This planet has - or rather had - a problem, which was this: most of the people living on it were unhappy for pretty much of the time. Many solutions were suggested for this problem, but most of these were largely concerned with the movements of small green pieces of paper, which is odd because on the whole it wasn't the small green pieces of paper that were unhappy.
And so the problem remained; lots of the people were mean, and most of them were miserable, even the ones with digital watches.
~~~The Hitchhiker's Guide to the Galaxy


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Wed Oct 17, 2012 2:36 pm
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Post Re: The Hitchhikers Guide to the Galaxy; chapters 1-5
Penelope wrote:
Quote:
Mary Tulip:

Does anyone have a favourite section in chapters 1 to 5?


I think mine is in the introduction, but it is one of my favourites:

Far out in the uncharted backwaters of the unfashionable end of the Western Spiral arm of the galaxy lies a small unregarded yellow sun.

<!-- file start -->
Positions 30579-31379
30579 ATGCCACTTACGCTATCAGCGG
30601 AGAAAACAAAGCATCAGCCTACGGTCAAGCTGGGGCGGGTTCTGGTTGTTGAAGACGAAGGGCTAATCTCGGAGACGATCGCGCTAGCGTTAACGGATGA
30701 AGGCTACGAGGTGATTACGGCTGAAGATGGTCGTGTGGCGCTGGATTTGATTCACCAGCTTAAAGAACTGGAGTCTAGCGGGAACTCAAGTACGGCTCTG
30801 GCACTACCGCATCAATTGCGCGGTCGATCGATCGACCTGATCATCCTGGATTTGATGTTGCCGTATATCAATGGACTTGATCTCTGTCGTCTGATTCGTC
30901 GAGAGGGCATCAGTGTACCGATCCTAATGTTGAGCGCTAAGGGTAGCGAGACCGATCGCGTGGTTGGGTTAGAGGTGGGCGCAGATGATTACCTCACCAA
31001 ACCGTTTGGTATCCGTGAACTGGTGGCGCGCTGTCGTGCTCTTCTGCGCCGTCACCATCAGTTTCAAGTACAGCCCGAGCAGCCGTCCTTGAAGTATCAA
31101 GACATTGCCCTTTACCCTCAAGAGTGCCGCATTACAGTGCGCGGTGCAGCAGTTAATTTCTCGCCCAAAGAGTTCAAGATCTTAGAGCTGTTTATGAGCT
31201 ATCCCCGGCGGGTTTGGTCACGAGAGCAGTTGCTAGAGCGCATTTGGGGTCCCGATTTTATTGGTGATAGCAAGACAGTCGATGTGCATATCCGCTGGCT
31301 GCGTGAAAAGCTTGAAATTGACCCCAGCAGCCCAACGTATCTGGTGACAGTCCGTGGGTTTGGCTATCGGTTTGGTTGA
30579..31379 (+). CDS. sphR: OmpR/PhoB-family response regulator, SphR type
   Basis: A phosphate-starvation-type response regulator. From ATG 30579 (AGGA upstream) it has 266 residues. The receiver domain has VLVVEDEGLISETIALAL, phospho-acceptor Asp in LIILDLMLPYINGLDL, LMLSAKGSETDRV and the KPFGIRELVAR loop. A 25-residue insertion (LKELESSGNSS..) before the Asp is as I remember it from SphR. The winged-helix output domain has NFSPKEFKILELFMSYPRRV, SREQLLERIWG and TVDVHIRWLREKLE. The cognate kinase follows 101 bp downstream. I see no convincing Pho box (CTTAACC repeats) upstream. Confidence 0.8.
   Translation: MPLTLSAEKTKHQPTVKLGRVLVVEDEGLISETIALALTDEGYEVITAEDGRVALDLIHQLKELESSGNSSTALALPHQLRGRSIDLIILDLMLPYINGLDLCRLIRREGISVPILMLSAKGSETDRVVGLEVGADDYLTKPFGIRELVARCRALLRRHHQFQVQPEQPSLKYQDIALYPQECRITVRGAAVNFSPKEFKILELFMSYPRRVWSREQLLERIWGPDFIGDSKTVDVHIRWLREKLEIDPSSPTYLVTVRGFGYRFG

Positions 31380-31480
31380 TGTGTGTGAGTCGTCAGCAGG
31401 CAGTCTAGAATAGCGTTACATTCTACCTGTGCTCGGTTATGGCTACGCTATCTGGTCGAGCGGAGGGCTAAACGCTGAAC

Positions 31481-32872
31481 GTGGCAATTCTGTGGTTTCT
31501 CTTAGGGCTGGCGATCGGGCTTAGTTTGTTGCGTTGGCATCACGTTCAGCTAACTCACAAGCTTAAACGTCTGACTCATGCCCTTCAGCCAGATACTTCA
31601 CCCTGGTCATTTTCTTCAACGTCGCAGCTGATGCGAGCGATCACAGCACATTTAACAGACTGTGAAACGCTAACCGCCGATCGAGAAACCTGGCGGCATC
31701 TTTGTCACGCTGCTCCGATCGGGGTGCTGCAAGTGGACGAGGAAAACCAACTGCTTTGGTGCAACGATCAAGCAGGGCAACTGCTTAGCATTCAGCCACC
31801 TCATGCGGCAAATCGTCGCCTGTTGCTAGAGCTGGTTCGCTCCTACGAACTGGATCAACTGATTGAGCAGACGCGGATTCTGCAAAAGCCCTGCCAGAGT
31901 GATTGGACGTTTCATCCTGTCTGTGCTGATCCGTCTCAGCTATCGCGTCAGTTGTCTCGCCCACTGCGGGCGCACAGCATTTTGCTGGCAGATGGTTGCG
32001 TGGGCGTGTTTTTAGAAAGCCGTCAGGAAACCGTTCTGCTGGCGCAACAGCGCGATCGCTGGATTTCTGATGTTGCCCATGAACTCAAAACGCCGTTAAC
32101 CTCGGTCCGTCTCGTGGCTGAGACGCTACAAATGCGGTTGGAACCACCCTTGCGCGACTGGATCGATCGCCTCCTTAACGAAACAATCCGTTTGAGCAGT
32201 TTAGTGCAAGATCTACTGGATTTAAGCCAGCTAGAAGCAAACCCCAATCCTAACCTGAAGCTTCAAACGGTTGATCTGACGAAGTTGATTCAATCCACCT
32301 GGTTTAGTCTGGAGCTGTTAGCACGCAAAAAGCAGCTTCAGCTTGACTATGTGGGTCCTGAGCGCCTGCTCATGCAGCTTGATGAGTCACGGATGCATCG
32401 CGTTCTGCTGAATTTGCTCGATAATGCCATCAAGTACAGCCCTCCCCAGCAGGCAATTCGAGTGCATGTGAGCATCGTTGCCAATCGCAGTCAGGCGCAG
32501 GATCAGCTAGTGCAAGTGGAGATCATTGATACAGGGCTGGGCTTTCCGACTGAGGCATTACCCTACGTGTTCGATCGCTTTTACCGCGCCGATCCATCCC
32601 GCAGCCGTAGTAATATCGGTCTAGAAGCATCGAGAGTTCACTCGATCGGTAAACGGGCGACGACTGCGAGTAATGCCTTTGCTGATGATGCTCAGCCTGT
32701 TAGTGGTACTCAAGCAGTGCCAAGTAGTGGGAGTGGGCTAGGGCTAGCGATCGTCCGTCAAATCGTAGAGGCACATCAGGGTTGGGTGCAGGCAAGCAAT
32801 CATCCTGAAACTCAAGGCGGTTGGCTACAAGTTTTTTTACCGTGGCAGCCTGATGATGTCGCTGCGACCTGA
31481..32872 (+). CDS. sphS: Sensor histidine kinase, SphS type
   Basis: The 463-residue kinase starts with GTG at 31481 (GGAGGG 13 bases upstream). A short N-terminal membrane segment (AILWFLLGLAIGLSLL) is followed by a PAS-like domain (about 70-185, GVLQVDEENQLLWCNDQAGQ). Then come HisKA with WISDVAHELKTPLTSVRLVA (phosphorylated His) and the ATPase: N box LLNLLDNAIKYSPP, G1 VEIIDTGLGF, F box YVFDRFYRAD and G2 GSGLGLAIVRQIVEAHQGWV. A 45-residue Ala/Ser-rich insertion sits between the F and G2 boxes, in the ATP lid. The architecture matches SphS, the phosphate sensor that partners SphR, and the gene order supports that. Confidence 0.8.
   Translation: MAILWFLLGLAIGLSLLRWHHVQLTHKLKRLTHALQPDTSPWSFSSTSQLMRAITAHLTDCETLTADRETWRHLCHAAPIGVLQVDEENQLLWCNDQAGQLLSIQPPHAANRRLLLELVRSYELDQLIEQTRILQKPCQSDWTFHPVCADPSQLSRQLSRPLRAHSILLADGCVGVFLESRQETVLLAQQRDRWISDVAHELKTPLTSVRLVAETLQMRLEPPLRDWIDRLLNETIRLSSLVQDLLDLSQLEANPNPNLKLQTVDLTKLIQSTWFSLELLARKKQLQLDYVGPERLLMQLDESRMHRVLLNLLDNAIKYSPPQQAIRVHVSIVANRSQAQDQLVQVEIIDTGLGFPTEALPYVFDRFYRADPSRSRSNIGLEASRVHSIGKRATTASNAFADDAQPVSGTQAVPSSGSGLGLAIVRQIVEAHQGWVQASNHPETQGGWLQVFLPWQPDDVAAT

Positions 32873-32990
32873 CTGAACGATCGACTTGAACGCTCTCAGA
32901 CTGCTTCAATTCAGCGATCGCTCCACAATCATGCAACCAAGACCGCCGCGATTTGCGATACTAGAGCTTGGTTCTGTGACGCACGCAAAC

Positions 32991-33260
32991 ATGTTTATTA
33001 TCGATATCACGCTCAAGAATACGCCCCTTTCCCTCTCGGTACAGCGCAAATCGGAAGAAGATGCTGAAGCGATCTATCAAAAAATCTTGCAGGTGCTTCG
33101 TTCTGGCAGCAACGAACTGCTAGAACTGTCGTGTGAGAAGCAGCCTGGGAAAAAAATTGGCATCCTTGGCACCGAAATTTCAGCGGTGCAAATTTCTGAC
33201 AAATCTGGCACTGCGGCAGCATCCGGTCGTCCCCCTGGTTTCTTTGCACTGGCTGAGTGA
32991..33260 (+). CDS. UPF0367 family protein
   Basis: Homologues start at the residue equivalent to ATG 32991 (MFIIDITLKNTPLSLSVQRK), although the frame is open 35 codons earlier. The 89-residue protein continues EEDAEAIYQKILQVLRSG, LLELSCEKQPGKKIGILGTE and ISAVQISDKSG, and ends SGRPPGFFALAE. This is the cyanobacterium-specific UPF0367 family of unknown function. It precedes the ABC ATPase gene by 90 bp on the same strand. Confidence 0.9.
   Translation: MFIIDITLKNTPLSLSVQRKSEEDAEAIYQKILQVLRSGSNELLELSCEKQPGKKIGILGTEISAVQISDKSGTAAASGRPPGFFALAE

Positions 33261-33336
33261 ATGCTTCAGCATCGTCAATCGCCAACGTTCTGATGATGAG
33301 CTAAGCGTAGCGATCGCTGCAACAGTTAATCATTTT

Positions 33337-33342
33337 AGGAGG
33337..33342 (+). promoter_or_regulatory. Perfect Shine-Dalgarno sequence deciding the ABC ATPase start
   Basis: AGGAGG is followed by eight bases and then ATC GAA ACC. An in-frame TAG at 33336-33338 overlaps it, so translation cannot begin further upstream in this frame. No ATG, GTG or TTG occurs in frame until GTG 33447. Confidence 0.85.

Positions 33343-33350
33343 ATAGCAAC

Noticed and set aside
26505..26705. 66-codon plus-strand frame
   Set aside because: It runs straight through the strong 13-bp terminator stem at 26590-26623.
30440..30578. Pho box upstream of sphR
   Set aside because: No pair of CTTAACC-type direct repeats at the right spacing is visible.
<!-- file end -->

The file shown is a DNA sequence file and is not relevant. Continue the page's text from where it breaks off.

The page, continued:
Orbiting this at a distance of roughly ninety-eight million miles is an utterly insignificant little blue-green planet whose ape-descended life forms are so amazingly primitive that they still think digital watches are a pretty neat idea.
This planet has - or rather had - a problem, which was this: most of the people living on it were unhappy for pretty much of the time. Many solutions were suggested for this problem, but most of these were largely concerned with the movements of small green pieces of paper, which is odd because on the whole it wasn't the small green pieces of paper that were unhappy.
And so the problem remained; lots of the people were mean, and most of them were miserable, even the ones with digital watches.
~~~The Hitchhiker's Guide to the Galaxy


I'll second that. That is my favorite part as well.



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Wed Oct 17, 2012 3:11 pm
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Post Re: The Hitchhikers Guide to the Galaxy; chapters 1-5
Yes, this is a brilliant bit of comedy ... and Adams seems to suggest, in a back handed way, that people are caught up in finding happiness in funny places, like owning a gadget, where they really should know it will not likely make them 'happier' .. (although in the case of digital watches, it might make them more on time, especially if it has the alarms that go off) ... maybe today's version of this would substitute 'cell phones' ... :mrgreen:



Wed Oct 17, 2012 4:14 pm